Jul 25 2013

Devices and Current Developments

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This is an introduction to different types of surge converter devices and the projects associated with surge converters.

There are at least 25 different companies with patented surge converter devices in various stages development or installation around the world according to the US Department of Energy’s Marine and Hydrokinetic Technology Database (US Department of Energy: Efficiency and Renewable Energy Program). This database requests information about marine hydrokinetic technologies and projects from developers and researchers, so it is the most up to date online source on various marine hydrokinetic devices.

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(Aquamarine Power, http://www.flickr.com/photos/aquamarinepower/7655458148/)

The most popular and conventional surge converter design is the “Vertical Hinged Flap” design. The Oyster, a surge converter device developed by Aquamarine Power, has seen the most success in recent years with a full scale commercial installation at the European Marine Energy Centre (EMEC) in Orkney, Scotland. (Aquamarine Power)

Other less-conventional surge converter designs do exist and some, such as the SDE breakwater horizontal hinged flap device, have been installed. However, a limited amount of verifiable information exists about recent developments or installations involving SDE technology. (S.D.E 2012)

In order to explore specific information on some of the most well-documented surge converter devices, use the following link to the “Device Profiles” page:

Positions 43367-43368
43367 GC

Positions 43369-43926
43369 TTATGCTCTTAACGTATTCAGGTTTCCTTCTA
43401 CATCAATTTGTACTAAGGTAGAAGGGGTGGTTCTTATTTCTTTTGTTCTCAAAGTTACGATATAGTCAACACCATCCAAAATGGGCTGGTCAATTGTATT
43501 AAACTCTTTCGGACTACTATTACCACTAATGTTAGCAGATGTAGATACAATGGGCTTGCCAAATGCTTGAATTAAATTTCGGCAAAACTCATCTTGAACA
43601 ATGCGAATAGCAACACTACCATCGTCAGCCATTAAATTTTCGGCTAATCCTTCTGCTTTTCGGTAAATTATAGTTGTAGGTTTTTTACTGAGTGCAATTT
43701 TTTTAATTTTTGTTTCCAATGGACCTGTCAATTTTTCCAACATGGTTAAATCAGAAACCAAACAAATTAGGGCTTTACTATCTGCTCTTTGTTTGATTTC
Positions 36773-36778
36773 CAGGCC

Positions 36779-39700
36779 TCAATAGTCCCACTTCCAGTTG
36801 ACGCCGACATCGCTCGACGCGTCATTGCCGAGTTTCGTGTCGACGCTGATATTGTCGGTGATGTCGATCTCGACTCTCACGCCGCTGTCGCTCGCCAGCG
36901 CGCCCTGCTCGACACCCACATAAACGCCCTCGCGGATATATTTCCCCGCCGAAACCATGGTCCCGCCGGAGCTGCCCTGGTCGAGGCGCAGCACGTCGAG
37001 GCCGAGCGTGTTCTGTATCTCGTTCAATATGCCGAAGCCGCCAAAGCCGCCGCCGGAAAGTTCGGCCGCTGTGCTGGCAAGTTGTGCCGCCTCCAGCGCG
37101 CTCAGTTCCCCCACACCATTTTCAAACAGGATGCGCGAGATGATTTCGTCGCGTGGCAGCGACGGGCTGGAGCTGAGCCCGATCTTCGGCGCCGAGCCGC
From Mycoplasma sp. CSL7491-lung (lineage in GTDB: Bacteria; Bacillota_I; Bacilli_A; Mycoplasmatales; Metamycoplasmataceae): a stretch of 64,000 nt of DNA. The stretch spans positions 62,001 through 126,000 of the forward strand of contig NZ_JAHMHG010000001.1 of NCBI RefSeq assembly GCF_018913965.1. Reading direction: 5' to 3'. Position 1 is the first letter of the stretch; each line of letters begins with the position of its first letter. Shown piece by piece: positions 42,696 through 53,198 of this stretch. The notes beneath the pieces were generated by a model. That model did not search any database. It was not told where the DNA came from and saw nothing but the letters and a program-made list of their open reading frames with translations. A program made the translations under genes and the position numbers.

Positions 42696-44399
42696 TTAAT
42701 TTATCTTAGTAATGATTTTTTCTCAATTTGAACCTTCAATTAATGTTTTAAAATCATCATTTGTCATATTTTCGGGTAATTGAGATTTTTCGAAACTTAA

Device Profiles

Some surge converter developers have specific plans for larger-scale power plants or future developments. For more information about pilot testing plans, power plant plans, or other interesting developments in the world of surge converter technology, follow the following link to the “Current Developments” page:

Current Developments

 

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References:

  1. US Department of Energy: Efficiency and Renewable Energy Program. n.d. Marine and Hydrokinetic Technology Database. Accessed July 21, 2013. http://www1.eere.energy.gov/water/hydrokinetic/GlobalProjectMap.aspx.
  2. Aquamarine Power, . n.d. Technology: How Oyster Wave Power Works. Accessed July 21, 2013.  http://www.aquamarinepower.com/technology/how-oyster-wave-power-works/
  3. S.D.E. n.d. Sea Wave Power Plants. Accessed July 21, 2013. http://www.sde.co.il.

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